Measuring Up



Rhode Island

TOTAL SCORE:
70 out of 116

Rank: 10 out of 26

See a summary of the state’s charter law.

See additional observations about charters in the state and recommendations to support the growth of high-quality charter schools.

What is the state of charter schools in Rhode Island?

GROWTH INDICATORS

 

 

Score


1. Public school share
 (2013–14)

6

weight = 3 | Possible total = 12

Number

Percentage

 

Public charter schools

19

6%

 

 


2. Public school student share
 (2013–14)

3

weight = 3 | Possible total = 12

Number

Percentage

 

Public charter school students

5,950

4%

 

 

3. Students by race and ethnicity (2012–13)

4

weight = 2 | Possible total = 8

Charters

Traditional

Difference

White

30%

64%

-34%

Black

17%

8%

9%

Hispanic

49%

21%

28%

Asian

2%

3%

-1%

Other

3%

4%

-1%

Total minority

71%

36%

35%

 

4. Students in special populations (2012–13)

4

weight = 2 | Possible total = 8

Charters

Traditional

Difference

Free and reduced-price lunch status

70%

45%

25%

Special education status

12%

6%

6%

English learner status

12%

16%

-4%

Total special student populations

94%

67%

27%

 

5. Schools by geographic distribution (2011–12)

6

weight = 2 | Possible total = 8

Charters

Traditional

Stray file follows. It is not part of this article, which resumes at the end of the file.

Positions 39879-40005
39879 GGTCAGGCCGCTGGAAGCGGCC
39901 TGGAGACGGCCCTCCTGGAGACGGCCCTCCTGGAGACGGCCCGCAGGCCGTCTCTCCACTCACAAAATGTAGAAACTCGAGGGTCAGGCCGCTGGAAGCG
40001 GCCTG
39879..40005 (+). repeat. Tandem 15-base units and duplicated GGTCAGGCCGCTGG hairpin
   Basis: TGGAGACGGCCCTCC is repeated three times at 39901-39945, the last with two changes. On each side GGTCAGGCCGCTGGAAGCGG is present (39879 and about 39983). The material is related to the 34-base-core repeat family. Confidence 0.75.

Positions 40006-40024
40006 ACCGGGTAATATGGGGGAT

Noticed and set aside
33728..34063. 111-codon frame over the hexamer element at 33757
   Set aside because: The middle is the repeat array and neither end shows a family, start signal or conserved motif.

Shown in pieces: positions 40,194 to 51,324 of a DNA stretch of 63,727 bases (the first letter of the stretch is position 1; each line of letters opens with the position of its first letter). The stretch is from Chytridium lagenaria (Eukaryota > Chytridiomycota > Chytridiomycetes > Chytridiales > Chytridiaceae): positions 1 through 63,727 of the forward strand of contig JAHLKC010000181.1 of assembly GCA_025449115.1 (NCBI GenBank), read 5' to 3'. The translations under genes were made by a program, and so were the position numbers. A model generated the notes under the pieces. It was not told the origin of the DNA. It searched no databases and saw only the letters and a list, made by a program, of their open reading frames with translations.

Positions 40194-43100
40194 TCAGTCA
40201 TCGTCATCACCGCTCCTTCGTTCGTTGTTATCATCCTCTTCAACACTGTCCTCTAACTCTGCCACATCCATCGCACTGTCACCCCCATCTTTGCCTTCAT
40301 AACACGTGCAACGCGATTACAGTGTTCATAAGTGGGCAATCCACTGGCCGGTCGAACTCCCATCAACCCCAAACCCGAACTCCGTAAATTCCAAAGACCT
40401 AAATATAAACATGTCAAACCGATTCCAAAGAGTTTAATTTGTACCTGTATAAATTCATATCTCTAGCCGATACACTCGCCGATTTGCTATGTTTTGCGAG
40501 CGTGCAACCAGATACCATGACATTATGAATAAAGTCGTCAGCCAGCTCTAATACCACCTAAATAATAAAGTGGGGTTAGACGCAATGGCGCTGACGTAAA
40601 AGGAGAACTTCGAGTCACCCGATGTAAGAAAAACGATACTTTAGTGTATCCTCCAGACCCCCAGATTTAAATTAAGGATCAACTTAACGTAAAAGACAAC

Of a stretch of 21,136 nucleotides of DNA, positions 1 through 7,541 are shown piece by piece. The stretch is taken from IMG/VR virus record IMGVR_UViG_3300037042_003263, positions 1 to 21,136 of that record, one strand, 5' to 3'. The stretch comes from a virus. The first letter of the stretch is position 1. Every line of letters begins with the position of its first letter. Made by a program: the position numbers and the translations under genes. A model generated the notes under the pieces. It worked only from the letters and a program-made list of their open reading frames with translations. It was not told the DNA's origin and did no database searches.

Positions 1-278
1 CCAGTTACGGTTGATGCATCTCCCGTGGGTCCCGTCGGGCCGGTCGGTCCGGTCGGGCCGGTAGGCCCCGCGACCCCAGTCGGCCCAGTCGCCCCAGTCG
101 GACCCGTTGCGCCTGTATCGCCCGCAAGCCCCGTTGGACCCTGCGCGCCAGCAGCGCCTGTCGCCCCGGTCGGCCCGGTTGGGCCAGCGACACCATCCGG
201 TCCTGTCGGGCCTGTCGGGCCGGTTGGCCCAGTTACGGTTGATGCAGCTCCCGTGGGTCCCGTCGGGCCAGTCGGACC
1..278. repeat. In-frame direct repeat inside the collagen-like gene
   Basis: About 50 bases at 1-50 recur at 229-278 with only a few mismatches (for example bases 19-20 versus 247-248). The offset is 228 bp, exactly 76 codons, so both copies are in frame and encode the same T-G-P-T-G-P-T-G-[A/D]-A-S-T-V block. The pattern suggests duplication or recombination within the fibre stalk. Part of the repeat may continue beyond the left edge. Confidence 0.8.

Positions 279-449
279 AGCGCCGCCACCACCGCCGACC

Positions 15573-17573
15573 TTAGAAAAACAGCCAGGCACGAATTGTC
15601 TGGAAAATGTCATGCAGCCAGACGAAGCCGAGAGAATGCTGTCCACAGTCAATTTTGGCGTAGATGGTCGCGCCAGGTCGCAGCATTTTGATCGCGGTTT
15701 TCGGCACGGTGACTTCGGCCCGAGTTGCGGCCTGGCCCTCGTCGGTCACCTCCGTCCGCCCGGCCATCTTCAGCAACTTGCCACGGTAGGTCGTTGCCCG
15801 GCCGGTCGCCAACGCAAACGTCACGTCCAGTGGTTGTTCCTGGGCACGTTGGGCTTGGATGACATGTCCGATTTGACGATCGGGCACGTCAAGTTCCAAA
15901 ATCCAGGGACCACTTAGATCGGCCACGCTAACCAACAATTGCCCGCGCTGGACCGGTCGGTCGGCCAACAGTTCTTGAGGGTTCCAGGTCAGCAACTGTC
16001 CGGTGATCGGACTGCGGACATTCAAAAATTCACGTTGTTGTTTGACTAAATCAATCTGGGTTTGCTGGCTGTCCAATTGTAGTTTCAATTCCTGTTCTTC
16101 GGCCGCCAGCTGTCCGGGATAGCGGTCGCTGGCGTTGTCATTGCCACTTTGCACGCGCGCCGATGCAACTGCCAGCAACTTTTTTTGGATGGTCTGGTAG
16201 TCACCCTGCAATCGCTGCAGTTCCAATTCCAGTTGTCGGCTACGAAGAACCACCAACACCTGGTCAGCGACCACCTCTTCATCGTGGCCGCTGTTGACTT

Difference

City

39%

31%

8%

Suburb

44%

53%

-9%

Town

0%

2%

-2%

Rural

17%

13%

4%

Total nonsuburban

56%

47%

9%

 

6. Communities with more than 10 percent of students in public charter schools (2012–13)

0

weight = 1 | Possible total = 4

 

 

 

Number of communities with more than 10 percent of students in public charter schools

0

 

7. New public charter schools opened over the past five years  (2009–14)

9

weight = 3 | Possible total = 12

 

 

 

2009–10

2

Average Annual Open Rate

10.1%

2010–11

2

2011–12

1

2012–13

0

2013–14

3

Total number

8

 

 

 

 

8. Public charter schools closed over the past five years (2008–13)

0

weight = 3 | Possible total = 12

 

 

 

2008–09

0

Average Annual Closure Rate

0%

2009–10

0

2010–11

0

2011–12

0

2012–13

0

Total number

0

 

 

 

 
 

INNOVATION INDICATORS

 

 

Score

9. Public charter schools reporting use of various innovative practices (2011–12)

6

weight = 2 | Possible total = 8

 

 

 

Extended day (30 minutes or more each day compared to traditional public schools)

67

Average

31%

Extended year (10 or more days compared to traditional public schools)

67

Year-round calendar

0

Independent study

17

School-to-work

17

Higher education courses

17

 
 

QUALITY INDICATORS

 

 

Score

10. Additional days of learning in reading (2007–11)

16

weight = 4 | Possible total = 16

 

 

 

Number of additional days of learning in reading

86

 

 

 

 

11. Additional days of learning in math (2007–11)

16

weight = 4 | Possible total = 16

 

 

 

Number of additional days of learning in math

105

 

 

 

Items Reported But Not Scored

Startups versus conversions (2012–13)

 

Startups

Conversions

 

 

Percentage of a state’s public charter schools

94%

6%

 

 

 

Public charter schools that are independent, associated with a CMO, or associated with an EMO (2010–11)

 

Number

Percentage

 

 

Independent

15

100%

 

 

Charter management organization

0

0%

 

 

Education management organization

0

0%

 

 

 

Charter authorizers (2013–14)

 

Number of authorizers

Number of charter schools

Average number of charters per authorizer

Percentage of the state’s public charters authorized by this type of authorizer

Local education agency

State education agency

1

19

19

100%

Independent charter board